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Clinton defends gas tax holiday proposal

From NBC/NJ's Mike Memoli
INDIANAPOLIS, Ind. -- Hillary Clinton defended her plan for a gas tax holiday, saying it would have a larger impact on the nation's economy than just the immediate savings for drivers.
 
Clinton toured a family owned furniture manufacturer in Indiana's largest city to illustrate that the high cost of fuel has a significant impact on small businesses, as well as truckers who move the products made here. She claimed the company had seen orders canceled because customers were unwilling to pay fuel surcharges on shipping.
 
"You've gotta bring those logs in; you've gotta send the finished products out," she said. "And the costs are sent down the supply chain, from the factory floor to the corner store."
 
The New York senator highlighted new oil company profit figures as evidence her proposed windfall profits tax was the answer.
 
"The oil companies have figured out a way to keep profiting no matter what else happens," she said. "Over the last three months, while you were being pummeled by high gas prices, Shell's profits rose by 25 percent, and BP's by 63 percent. So the oil companies are doing very well, and it's high time that they helped to relieve the burden of high gas prices on our families and our businesses."
 
The Obama campaign has said Clinton's plan would have a minimal impact, a charge Clinton pushed back on while suggesting he was ignoring the impact to rural areas.

"There are a lot of people in Indiana who would really benefit from a gas tax holiday," she said. "That may not mean much to my opponent, but it means a lot to people who are struggling here, people who commute long distances to work: farmers and truckers, who are in the business of driving a lot of vehicles over a lot of miles."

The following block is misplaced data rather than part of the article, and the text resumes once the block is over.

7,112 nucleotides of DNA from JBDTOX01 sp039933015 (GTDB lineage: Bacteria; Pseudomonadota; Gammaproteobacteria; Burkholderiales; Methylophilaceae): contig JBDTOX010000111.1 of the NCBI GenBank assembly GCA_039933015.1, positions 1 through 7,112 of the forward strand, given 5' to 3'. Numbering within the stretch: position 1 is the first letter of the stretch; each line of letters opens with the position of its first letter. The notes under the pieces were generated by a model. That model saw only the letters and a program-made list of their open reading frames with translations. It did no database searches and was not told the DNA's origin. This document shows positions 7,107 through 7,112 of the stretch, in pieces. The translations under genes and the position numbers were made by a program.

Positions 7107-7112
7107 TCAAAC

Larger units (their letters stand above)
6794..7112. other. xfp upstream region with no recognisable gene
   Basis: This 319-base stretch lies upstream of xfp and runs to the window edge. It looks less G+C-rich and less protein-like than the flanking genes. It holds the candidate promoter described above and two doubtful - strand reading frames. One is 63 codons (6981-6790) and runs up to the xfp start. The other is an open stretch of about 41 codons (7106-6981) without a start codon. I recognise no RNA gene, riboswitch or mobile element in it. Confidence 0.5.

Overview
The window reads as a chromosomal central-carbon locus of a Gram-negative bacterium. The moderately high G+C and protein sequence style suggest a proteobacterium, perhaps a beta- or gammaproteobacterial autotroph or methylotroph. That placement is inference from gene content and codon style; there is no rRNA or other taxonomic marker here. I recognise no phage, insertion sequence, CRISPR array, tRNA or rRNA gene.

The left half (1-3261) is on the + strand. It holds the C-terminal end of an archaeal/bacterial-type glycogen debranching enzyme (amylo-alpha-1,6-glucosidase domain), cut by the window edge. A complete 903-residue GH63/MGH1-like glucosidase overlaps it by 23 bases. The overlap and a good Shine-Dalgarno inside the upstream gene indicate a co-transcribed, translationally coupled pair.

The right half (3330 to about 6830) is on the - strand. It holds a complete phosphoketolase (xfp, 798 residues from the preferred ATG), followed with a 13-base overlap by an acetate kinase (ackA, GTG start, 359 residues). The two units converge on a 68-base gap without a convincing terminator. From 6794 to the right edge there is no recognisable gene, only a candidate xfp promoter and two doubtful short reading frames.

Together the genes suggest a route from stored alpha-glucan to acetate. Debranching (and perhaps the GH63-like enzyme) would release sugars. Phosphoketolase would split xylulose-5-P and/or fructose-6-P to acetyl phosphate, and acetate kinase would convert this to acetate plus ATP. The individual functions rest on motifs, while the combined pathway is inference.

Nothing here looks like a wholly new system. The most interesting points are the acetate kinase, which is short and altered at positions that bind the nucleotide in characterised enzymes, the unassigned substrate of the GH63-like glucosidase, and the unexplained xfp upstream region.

And she again hit Obama for voting in favor of what she calls "Dick Cheney's energy bill."

"My opponent talks a lot about standing up to big oil," Clinton said, "but when the time came to take action, he voted for the bill that gave billions of dollars in tax breaks to the oil companies, and I voted against it. I didn't think they needed any more of your money to make a profit."

She also targeted McCain, who also proposes a tax holiday, but she said he does not compensate for funds dedicated to the Transportation Trust Fund. (That's a point the McCain campaign has contested.) "Sen. Obama won't provide relief, while McCain won't pay for it," she said. "And I'm the only candidate that would provide immediate relief at the pump with a plan to make it happen, turning talk into action."